June 22, 2015
By Marc Bussanich
Brooklyn, NY—In May the Brooklyn Navy Yard Development Corporation announced that the grocery supermarket chain Wegmans would be an anchor tenant along Admiral’s Row at the Navy Yard. In response the New York grocery workers union said that decision would lower standards for unionized grocers in Brooklyn and thereby exacerbate the Tale of Two Cities.
In an interview on Monday, Brendan Sexton, a political coordinator for the United Food and Commercial Workers Union Local 1500, said that the union was very disappointed that the Brooklyn Navy Yard Development Corporation overlooked unionized grocers in favor of a non-union shop.
“It is exacerbating the tale of two cities by bringing in a non-union employer in the Yard that will not create a path to the middle class. In retail organizing, oftentimes companies violate the law at will and just get slaps on wrist. Any fines incurred are really just the cost of doing business. Considering that multiple union-employers were bidding in the final stages for the Brooklyn Navy Yard development project but didn’t get it is a real concern for us about [the worsening] of New York’s tale of two cities,” said Sexton.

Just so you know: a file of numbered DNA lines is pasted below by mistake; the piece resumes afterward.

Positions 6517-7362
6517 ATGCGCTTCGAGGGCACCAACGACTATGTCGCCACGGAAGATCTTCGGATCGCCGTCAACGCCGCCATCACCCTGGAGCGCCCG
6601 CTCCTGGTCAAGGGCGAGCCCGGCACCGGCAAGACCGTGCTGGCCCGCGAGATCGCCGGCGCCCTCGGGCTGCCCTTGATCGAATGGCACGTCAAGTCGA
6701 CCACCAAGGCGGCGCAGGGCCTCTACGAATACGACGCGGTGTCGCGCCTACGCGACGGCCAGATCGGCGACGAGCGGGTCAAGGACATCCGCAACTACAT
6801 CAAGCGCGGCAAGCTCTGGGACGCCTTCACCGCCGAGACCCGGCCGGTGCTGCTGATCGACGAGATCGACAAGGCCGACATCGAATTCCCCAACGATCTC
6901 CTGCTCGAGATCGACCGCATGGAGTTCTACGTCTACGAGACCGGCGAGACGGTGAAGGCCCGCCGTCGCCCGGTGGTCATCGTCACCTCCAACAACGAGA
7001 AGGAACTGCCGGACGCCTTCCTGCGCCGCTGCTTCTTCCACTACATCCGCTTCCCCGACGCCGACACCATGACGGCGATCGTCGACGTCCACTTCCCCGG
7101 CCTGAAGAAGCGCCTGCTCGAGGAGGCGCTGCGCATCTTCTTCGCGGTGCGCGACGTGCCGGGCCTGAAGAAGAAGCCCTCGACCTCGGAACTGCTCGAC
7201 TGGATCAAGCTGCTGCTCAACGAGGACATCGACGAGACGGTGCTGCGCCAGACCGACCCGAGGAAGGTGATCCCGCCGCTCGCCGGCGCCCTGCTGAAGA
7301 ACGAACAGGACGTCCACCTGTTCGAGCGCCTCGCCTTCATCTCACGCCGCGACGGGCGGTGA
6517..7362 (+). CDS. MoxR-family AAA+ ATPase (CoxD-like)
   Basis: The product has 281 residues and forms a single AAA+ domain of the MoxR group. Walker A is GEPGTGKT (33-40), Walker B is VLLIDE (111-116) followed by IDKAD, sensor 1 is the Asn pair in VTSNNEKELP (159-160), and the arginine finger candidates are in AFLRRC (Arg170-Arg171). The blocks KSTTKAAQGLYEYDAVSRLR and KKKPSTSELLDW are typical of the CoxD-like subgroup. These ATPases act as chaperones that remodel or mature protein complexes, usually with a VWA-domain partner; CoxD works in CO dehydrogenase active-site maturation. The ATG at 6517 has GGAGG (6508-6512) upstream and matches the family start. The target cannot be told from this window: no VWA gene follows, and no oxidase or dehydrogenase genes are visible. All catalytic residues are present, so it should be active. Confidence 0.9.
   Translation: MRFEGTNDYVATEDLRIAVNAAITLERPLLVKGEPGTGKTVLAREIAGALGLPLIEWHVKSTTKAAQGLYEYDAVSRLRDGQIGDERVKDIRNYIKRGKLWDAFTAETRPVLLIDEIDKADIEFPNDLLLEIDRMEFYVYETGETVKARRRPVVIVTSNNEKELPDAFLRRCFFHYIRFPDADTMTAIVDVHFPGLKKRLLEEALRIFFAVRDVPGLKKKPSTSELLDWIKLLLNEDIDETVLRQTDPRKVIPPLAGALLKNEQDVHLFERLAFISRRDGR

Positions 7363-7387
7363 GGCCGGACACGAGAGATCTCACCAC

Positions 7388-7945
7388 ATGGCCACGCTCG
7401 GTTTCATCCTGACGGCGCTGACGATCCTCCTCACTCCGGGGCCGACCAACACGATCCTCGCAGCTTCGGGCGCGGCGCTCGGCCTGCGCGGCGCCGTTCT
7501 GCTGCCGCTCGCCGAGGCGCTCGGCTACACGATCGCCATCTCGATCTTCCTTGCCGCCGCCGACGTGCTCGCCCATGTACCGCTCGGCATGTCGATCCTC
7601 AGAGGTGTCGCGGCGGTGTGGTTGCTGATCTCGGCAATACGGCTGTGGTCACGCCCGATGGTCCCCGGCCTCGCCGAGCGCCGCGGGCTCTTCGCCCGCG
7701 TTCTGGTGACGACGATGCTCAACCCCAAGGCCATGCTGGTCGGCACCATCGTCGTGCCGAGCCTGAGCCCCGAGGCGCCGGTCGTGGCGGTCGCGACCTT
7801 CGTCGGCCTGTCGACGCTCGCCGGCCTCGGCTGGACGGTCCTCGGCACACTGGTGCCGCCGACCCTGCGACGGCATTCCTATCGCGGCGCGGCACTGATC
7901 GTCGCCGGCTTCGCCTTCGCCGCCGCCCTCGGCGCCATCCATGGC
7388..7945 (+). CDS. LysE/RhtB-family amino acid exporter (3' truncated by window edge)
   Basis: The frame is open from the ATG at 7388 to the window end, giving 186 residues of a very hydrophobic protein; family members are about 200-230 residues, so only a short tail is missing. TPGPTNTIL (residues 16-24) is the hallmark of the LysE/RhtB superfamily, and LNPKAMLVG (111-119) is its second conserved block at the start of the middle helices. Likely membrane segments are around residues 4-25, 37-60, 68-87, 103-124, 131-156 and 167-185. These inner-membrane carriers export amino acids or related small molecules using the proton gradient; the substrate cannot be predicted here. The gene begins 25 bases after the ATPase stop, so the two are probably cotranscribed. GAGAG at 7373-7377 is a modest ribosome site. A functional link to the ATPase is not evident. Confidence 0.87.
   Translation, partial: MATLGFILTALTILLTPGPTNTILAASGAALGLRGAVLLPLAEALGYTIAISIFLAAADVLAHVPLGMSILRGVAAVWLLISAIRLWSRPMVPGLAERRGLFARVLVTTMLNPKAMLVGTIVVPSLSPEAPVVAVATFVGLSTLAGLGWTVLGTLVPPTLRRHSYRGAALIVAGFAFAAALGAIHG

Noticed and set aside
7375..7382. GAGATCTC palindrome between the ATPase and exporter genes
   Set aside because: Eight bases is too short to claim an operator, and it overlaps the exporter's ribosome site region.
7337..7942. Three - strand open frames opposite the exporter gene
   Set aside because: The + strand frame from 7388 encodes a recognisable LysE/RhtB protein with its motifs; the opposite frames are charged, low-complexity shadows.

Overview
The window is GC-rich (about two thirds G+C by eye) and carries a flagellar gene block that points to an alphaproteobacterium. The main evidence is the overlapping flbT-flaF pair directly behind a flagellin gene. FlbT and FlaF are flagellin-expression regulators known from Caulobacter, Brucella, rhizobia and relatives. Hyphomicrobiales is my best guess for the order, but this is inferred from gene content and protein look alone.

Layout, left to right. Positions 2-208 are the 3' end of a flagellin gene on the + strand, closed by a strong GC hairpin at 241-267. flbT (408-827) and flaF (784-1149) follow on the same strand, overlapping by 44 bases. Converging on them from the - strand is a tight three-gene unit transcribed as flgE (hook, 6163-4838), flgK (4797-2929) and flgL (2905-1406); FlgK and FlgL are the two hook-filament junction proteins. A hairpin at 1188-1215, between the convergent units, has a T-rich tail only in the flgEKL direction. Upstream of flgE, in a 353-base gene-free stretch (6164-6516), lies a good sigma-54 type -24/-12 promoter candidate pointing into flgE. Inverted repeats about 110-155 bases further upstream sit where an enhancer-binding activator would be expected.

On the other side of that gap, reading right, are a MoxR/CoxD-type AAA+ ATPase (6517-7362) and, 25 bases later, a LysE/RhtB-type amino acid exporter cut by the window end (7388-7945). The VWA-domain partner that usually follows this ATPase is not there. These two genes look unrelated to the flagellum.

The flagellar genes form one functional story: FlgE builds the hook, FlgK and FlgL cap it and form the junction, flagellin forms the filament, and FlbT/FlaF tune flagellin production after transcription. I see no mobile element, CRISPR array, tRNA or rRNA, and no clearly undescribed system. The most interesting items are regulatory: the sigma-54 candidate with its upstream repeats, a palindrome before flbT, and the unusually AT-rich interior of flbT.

Given that Mayor Bill de Blasio’s 2013 mayoral campaign focused on lowering income inequality by evoking Charles Dickens’ seminal work, the union is disappointed that the administration didn’t allow for a labor peace agreement to be introduced into the negotiations between the BNYDC and Wegmans.
“We really want to have labor peace. We’d like to see Wegmans come to the table and sign onto a labor peace agreement to ensure that the workers have the right to voice their opinion one way or the other. We would have hoped that the [BNYDC] or the administration would have had a labor peace agreement placed into the contract with Wegmans before giving them a green light to locate in the Navy Yard,” Sexton said.
According to Sexton, Wegmans has said that it will employ over 200 workers at the Yard. Currently, the union doesn’t represent workers in any of Wegmans 85 retail stores in six states, although the International Brotherhood of Teamsters represents workers in Wegmans’ warehouse and distribution centers.
When asked if the union will launch an organizing drive at the Yard, Sexton said yes but also said that retail organizing in the industry currently benefits employers, not workers.
“Employers willfully violate laws and intimidate workers without any repercussions. If there are any repercussions, it’s a factored-in cost for the employer that they’d rather incur than negotiate with the workers on conditions. Wegmans is going to lower the standards for unionized supermarkets throughout Brooklyn and the city. We want to make sure that workers at Wegmans are brought up to the level of unionized supermarkets throughout the city,” Sexton said.